By Duncan Steel 25/06/2019

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We have just passed the solstice, the shortest day of the year in the southern hemisphere. From now on, the hours of daylight will get longer through until the December solstice. Here I discuss why the June solstice occurs a few days before the Feast Day of St John the Baptist, the traditional time of ‘midsummer’ in the northern hemisphere (and the reason for the festivities depicted by Shakespeare in the comedy whose title includes that word). There is also a serious side to this: few people (including many climatologists) seem to realise that the durations of the seasons are varying, and this might be a significant factor to encompass in climate change studies; quite apart from that, analysis of historical climate records should take into account the fact that the seasonal cycle was, until about 70/80 years ago, apparently the anomalistic year rather than the mean tropical year as now seems to be the case. 

Some might argue that I should have written this post last week, but I have rather deliberately left it until today (June 25th) to commit these thoughts to the internet.

As most will be aware, the shortest day of the year (in terms of the time between sunrise and sunset) in New Zealand occurred last Saturday, June 22nd. On Universal Time (UTC) – essentially the time on the Greenwich meridian – the event was on Friday, because the time that the Sun reached its northernmost declination was 15:54 UTC on June 21st.

I am by no means sure why, but the June solstice nowadays appears to be the time at which many Matariki (essentially, Māori New Year) celebrations are held, despite the fact that Matariki (the te reo Māori word for the star cluster known variously as the Pleiades or Messier 45 [astronomically], Subaru [in Japanese], or the Seven Sisters in common parlance) undergoes its heliacal rising in late May or early June, though different groups have chosen to mark the event at later dates.

The Pleiades or Matariki, courtesy Brian Goff of Petaluma, California.

The English word ‘solstice’ is derived from the concatenation of two Latin words, though which two words is unclear (to me, at least, who was never higher than 30th in a Latin class of 33 pupils). The beginning is obvious: ‘Sol’ means ‘Sun’, as in solar. Sources I have consulted over the years, however, have variously ascribed the rest of ‘solstice’ as coming from one of the Latin verbs stare (to stand still, rest, remain) or sistere (to cause to stand, stop, or check [something’s progress]).

Those who have studied Latin will know that the first verb one learns is generally amo, amare, amavi, amatus, driven into memory by frequent repetition, the whole class chanting it. Amare (i.e. the infinitive) means ‘to love’, from which we get amorous, amateur (someone who does things for love, not money, though its accepted meaning has regrettably altered to become a pejorative description of someone), or the French mon amour and the Italian amore. Amare is the archetypal first conjunction verb, and its bedfellow is sto, stare, steti, status, from which we have received stand, status, station, statue and stature.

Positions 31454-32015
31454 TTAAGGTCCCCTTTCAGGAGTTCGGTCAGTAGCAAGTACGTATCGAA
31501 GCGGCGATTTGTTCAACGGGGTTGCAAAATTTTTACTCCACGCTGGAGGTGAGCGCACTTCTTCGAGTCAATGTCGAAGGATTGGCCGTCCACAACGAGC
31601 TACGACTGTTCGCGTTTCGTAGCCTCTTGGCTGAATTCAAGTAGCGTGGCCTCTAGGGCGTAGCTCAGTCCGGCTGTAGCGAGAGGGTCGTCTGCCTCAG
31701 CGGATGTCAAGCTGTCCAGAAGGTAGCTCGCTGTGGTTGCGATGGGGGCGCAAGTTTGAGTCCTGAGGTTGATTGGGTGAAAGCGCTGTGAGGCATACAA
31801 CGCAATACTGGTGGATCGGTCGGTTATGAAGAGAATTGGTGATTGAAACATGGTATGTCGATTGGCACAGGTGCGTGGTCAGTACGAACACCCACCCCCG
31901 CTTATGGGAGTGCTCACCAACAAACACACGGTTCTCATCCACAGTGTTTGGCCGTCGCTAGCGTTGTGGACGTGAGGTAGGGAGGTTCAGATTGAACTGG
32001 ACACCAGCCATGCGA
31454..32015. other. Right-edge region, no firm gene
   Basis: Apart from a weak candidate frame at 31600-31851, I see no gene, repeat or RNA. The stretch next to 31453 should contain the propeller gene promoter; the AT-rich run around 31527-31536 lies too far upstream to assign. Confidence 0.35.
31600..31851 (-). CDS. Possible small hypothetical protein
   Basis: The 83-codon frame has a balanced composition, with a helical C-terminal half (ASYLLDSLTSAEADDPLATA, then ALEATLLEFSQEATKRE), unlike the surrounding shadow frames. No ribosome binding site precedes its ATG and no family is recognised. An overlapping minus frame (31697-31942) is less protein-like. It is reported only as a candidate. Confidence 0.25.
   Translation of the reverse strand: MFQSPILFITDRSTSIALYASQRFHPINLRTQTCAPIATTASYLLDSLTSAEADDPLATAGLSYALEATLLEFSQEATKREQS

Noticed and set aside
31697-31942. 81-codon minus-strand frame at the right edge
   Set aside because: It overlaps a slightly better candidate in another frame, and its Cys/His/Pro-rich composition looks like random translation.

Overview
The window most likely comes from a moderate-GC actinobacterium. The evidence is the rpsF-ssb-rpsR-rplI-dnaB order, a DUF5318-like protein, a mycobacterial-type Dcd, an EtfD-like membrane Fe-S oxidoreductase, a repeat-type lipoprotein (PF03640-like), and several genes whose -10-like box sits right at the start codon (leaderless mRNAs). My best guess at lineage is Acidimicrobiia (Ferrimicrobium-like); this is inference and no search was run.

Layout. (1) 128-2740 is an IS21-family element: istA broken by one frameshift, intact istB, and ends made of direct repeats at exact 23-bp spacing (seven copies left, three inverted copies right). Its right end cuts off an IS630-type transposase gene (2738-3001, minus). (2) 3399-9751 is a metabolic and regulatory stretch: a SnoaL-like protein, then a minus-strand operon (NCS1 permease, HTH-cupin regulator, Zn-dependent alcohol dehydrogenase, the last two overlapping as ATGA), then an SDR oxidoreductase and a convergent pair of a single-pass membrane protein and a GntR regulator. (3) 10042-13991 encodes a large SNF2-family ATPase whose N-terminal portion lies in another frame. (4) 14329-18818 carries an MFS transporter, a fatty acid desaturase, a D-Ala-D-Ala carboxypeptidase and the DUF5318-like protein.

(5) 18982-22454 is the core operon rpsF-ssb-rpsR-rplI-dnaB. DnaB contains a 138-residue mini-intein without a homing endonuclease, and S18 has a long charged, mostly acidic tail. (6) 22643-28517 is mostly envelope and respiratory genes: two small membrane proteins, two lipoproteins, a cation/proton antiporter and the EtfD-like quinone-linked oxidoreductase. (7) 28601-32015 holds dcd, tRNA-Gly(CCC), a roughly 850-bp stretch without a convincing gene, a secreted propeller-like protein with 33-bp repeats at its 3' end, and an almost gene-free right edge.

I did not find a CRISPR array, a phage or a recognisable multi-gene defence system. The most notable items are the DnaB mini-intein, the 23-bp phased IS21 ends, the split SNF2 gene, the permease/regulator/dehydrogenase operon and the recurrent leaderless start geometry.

On the other hand sistere is a 3rd conjunction verb: sisto, sistere, stiti, status. The grounds for confusion is apparent. English words stemming from this one include resist, persist, desist, subsist, insist, consist, and even exist (the ‘s’ having been dropped from ‘ex-sist’). I would assume that interstitial also stems from that source, but maybe it comes from stare (which, I think, is pronounced like star-ray rather than the English word for looking intently at something or someone).

Where have we gotten to (I write, with poor English construction)? My preference is to think of ‘solstice’ as deriving from sol + stetit, literally ‘the Sun has stood still’ as stetit is the third-person singular perfect of stare.

Anyhow, the implied meaning of ‘solstice’ is that the Sun appears to stand still. That is, its rising point in the east sweeps along the horizon moving north between the December solstice (see what I did there, to avoid worrying about which hemisphere one is in?) and at the June solstice, when it reaches its furthest northerly rising point; it then starts moving southward again, reaching its most-southerly rising point at the December solstice. At the solstices the Sun reaches its extreme declinations (furthest angular separations from the celestial equator), those declination angles being equal to the tilt of Earth’s spin axis (technically known as the obliquity of the ecliptic). Those extreme declinations also equal the latitudes of the tropics, these being the furthest parallels at which the Sun can ever appear directly overhead, this occurring at the solstices.

So much for the etymology of the word ‘solstice’. Surely ‘equinox’ is simpler? Well, it is simpler, but it is misleading. Obviously enough, the noun ‘equinox’ means ‘equal night’ (Latin: aequinoctium), implying that the durations of daytime and nighttime are equal. Problem is, those are not equal at the equinoxes.

Astronomically-speaking, the equinoxes occur when the Sun in the sky crosses the celestial equator, moving north at the March equinox (the start of spring in the northern hemisphere, but autumn here down south), and swinging in the opposite direction at the September equinox. If the Earth had no atmosphere, there would be equal lengths of daytime and nighttime. But we do have an atmosphere.